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Latest UK employment statistics show that more than half of the jobs added in the last year went to the self-employed. Part of this will be entrepreneurs forging their own path, but many will be people forced to establish themselves as sole traders and work for companies on a more casual basis. In this podcast Phil Dobbie talks to Prof Steve Keen about the benefits and problems with the gig economy. On issue, of course, is the amount of money people make. Could the gig economy force a universal basic income?

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It seems there’s a relentless desire to try and apply free market principles to public goods, like health, education, defence and research. Even though they usually operate in a monopolistic environment, bureaucrats are always finding ways to apply measures – fiscal or performance based – that distort the way these goods operate. So, in this podcast Phil Dobbie asks Prof Steve Keen if there are occasions when marketized principles can be applied to public goods, in the interests of improving performance.

To hear the full version subscribe by picking a plan in the right column of the Debunking Economics website (not the mobile app).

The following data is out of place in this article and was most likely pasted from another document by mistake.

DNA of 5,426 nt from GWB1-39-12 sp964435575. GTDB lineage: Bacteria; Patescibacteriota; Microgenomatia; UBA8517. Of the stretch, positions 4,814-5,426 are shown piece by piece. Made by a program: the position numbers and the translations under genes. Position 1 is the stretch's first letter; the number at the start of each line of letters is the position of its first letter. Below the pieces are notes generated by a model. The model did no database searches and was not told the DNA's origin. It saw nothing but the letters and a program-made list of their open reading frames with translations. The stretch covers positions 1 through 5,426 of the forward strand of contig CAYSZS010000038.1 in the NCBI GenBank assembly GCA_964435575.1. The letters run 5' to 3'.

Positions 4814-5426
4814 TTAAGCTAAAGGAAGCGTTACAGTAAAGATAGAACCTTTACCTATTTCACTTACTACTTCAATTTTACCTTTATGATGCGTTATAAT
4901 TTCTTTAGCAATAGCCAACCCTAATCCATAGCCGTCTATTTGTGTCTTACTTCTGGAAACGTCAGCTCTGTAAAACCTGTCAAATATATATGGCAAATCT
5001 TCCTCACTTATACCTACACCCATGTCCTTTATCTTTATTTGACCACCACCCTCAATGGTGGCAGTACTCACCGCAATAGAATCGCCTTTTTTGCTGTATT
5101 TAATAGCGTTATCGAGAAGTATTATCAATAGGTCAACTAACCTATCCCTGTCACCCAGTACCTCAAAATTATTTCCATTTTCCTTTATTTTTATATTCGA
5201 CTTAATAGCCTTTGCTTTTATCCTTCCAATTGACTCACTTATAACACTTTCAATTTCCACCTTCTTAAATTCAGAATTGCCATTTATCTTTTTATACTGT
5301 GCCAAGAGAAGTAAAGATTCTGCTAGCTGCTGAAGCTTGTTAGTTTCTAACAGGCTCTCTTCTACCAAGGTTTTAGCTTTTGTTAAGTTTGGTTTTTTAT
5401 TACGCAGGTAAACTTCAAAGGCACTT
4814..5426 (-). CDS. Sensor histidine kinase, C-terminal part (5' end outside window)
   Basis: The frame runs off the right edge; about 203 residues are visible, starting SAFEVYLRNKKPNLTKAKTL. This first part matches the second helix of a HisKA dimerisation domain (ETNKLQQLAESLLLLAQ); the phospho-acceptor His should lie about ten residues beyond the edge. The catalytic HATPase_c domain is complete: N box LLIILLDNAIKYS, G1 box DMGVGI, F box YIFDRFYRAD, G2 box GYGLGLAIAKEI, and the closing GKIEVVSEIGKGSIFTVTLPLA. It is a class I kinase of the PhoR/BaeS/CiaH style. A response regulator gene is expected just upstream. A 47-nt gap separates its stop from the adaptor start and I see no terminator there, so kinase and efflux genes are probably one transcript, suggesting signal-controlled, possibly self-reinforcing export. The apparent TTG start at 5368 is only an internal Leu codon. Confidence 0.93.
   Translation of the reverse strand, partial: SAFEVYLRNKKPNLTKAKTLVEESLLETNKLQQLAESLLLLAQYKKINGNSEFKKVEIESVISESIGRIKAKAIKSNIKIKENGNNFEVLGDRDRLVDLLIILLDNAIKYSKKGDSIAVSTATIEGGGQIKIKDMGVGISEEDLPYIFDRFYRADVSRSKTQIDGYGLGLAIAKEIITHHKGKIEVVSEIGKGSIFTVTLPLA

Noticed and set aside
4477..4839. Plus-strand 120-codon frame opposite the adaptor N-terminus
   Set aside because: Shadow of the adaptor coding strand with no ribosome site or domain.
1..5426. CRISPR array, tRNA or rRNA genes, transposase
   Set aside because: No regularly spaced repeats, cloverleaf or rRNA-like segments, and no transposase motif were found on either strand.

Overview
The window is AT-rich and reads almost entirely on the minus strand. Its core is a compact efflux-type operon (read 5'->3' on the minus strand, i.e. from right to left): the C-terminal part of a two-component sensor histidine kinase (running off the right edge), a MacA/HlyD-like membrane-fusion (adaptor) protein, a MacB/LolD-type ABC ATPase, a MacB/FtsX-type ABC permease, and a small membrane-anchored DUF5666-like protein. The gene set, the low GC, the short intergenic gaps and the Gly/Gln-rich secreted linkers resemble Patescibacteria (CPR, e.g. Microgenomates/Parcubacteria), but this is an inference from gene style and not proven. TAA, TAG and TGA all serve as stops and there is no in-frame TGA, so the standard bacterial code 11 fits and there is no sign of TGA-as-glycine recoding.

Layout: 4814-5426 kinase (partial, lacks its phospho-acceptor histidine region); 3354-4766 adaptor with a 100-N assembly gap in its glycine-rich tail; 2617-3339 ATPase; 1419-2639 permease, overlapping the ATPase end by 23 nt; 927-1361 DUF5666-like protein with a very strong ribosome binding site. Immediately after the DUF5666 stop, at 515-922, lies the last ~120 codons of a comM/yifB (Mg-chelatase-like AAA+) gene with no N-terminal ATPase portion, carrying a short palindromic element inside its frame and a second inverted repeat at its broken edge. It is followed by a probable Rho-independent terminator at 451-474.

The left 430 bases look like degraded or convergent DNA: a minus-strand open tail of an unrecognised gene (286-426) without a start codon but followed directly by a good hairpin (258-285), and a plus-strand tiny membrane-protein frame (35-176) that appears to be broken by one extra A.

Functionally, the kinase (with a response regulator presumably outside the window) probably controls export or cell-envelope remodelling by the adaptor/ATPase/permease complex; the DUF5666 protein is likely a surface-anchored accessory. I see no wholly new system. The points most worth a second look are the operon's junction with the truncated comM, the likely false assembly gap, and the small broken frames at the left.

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It seems there’s a relentless desire to try and apply free market principles to public goods, like health, education, defence and research. Even though they usually operate in a monopolistic environment, bureaucrats are always finding ways to apply measures – fiscal or performance based – that distort the way these goods operate. So, in this podcast Phil Dobbie asks Prof Steve Keen if there are occasions when marketized principles can be applied to public goods, in the interests of improving performance

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Karl Marx argued that the bourgeoisie got rich by creaming their wealth off the proletariat who did all the work. But in this podcast Prof Steve Keen tells Phil Dobbie that it’s not the capitlists who are getting rich from the workers – it’s the often ignored “third class” of citizen, who make up a large part of the wealthiest people on the planet. And they’ve been increasing their influence over recently decades.

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Karl Marx argued that the bourgeoisie got rich by creaming their wealth off the proletariat who did all the work. But in this podcast Prof Steve Keen tells Phil Dobbie that it’s not the capitlists who are getting rich from the workers – it’s the often ignored “third class” of citizen, who make up a large part of the wealthiest people on the planet. And they’ve been increasing their influence over recently decades.

To hear the full version subscribe by picking a plan in the right column of the Debunking Economics website (not the mobile app). Or you can become a Steve Keen patron at https://www.patreon.com/ProfSteveKeen - if you provide support of $10 or more per month you will get access to all these podcasts included.